The British now launched a major and unsuccessful hunt for Loof and his ship. However, by a stroke of good fortune, Captain Drury-Lowe, in HMS Chatham, captured the German tug Adjutant. She was headed for a rendezvous with the German merchant ship President in Lindi Bay, south of the Rufiji delta. The Chatham followed this up and found the President. Her log showed that she had delivered a cargo of coal which had then been taken up the Rufiji in lighters. This was the prelude to an eight and a half month campaign, the longest recorded naval engagement. Drury-Lowe and a squadron of three cruisers made their way to the Rufiji delta and lookouts reported the Somalia about three miles up the river, with the upper works of a much bigger ship further upstream. The British were unable to venture into the river as the local inhabitants confirmed that the banks of the river were heavily fortified and the river itself probably mined.
On 2 November the British ships opened fire but scored no hits. Loof moved his ships further upstream and the British settled in for a lengthy blockade. In February 1915 the British battleship Goliath appeared on the scene, engaged the Germans for an entire day and then left with engine trouble, without registering a single hit. Several days later Chatham managed to hit and set the Somalia ablaze; the latter sunk.
The next effort was an attempt to block the channel by sinking the collier Newbridge across it, but the Newbridge was sunk in the wrong channel. The British then sent cutters up the river but these were forced back by the German land forces.
It was now decided to get at the Konigsberg from the air and various types of seaplanes and flying boats were brought to the delta but proved of no use. Two shallow draft monitors, HMS ships Mersey and Severn were also brought in and on 6 July they entered the river, coming under intense fire from both the German shore forces and the Konigsberg. Although they had an aircraft spotting for them, both ships were badly damaged and forced to withdraw, after scoring four inconclusive hits. A bombing attack by the aircraft also proved futile.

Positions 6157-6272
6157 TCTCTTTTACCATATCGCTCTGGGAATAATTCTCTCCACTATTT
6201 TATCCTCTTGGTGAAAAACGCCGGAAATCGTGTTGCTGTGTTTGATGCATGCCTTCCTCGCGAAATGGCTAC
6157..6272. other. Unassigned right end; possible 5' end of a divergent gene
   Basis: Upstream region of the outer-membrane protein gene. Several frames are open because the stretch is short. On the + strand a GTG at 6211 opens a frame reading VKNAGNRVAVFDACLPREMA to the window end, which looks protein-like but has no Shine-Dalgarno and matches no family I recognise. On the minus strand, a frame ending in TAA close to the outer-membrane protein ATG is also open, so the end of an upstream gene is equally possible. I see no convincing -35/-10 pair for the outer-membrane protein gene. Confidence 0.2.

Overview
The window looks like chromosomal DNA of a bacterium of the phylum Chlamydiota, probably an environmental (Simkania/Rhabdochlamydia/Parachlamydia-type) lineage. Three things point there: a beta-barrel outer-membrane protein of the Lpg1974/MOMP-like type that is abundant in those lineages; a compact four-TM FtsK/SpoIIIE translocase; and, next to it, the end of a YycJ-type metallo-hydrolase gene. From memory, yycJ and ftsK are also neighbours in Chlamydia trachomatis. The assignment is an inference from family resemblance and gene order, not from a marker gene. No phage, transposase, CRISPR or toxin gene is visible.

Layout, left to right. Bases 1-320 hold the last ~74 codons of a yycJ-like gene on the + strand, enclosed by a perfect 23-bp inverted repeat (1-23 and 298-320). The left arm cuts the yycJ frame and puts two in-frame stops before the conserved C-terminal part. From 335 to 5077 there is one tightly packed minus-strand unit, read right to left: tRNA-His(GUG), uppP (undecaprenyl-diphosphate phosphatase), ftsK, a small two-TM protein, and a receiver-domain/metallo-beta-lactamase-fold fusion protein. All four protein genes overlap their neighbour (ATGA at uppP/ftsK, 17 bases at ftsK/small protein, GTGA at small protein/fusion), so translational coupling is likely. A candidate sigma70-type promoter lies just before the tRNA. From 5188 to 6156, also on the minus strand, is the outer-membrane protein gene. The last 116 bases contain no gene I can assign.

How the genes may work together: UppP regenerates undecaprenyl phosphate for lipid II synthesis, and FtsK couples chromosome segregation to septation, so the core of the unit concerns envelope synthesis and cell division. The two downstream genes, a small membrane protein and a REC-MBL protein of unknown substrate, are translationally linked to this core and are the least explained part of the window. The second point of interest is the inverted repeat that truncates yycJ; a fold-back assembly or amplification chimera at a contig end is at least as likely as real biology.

On 11 July they tried again, this time after carefully rehearsing a spotting routing. The monitors opened fire and Konigsberg replied. The Mersey was hit and forced to withdraw but, aided by her spotter aircraft and a shortage of ammunition in the Konigsberg, the Severn started to gain the upper hand. The damage incurred was so severe that Loof ordered the Konigsberg scuttled and her crew to abandon ship. By 15h00 it was all over and the British retired, leaving a sunken Konigsberg sitting on the mud of the Rufiji. Her crew returned to her, retrieved her usable guns and remaining ammunition and transported these overland to Dar es Salaam. There the guns were fitted with carriages and, together with the surviving crew members, formed a priceless addition to the land forces of General von Lettow-Vorbeck's colonial army. They continued as part of this force until von Lettow-Vorbeck finally surrendered on 25 November 1918, where after Captain Loof and 15 survivors out of her original crew of 350 returned to Germany.
Two of Konigsberg's guns were brought back by the South African Army - a 105mm gun on display at the Union Buildings and an 88mm in the gun park of the Military Museum.
At the conclusion of this most interesting talk Marjorie called upon committee member Hamish Paterson to thank Pierre and then closed the meeting.
The Battle of Gettysburg was the turning point of the American Civil War. After this battle which was the largest ever fought on American soil, the Confederate hopes of establishing a separate nation dwindled.